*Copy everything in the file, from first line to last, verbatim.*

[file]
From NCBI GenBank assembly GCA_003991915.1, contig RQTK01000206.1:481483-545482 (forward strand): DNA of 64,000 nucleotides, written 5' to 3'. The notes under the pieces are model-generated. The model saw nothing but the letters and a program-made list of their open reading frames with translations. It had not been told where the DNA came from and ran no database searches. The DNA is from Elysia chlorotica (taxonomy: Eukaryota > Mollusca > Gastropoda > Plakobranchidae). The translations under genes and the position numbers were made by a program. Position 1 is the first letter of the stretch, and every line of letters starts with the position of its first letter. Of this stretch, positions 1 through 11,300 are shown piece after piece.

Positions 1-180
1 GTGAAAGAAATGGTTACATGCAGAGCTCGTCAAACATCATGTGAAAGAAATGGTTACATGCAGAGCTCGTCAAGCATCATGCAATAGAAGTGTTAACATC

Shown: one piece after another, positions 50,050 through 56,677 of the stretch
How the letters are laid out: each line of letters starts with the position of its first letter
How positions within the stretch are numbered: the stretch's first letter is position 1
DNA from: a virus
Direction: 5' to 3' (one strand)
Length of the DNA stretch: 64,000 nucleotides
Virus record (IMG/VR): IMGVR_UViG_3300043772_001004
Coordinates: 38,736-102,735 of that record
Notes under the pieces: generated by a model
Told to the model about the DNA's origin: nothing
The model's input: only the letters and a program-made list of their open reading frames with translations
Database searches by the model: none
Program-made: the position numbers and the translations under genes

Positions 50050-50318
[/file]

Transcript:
From NCBI GenBank assembly GCA_003991915.1, contig RQTK01000206.1:481483-545482 (forward strand): DNA of 64,000 nucleotides, written 5' to 3'. The notes under the pieces are model-generated. The model saw nothing but the letters and a program-made list of their open reading frames with translations. It had not been told where the DNA came from and ran no database searches. The DNA is from Elysia chlorotica (taxonomy: Eukaryota > Mollusca > Gastropoda > Plakobranchidae). The translations under genes and the position numbers were made by a program. Position 1 is the first letter of the stretch, and every line of letters starts with the position of its first letter. Of this stretch, positions 1 through 11,300 are shown piece after piece.

Positions 1-180
1 GTGAAAGAAATGGTTACATGCAGAGCTCGTCAAACATCATGTGAAAGAAATGGTTACATGCAGAGCTCGTCAAGCATCATGCAATAGAAGTGTTAACATC

Shown: one piece after another, positions 50,050 through 56,677 of the stretch
How the letters are laid out: each line of letters starts with the position of its first letter
How positions within the stretch are numbered: the stretch's first letter is position 1
DNA from: a virus
Direction: 5' to 3' (one strand)
Length of the DNA stretch: 64,000 nucleotides
Virus record (IMG/VR): IMGVR_UViG_3300043772_001004
Coordinates: 38,736-102,735 of that record
Notes under the pieces: generated by a model
Told to the model about the DNA's origin: nothing
The model's input: only the letters and a program-made list of their open reading frames with translations
Database searches by the model: none
Program-made: the position numbers and the translations under genes

Positions 50050-50318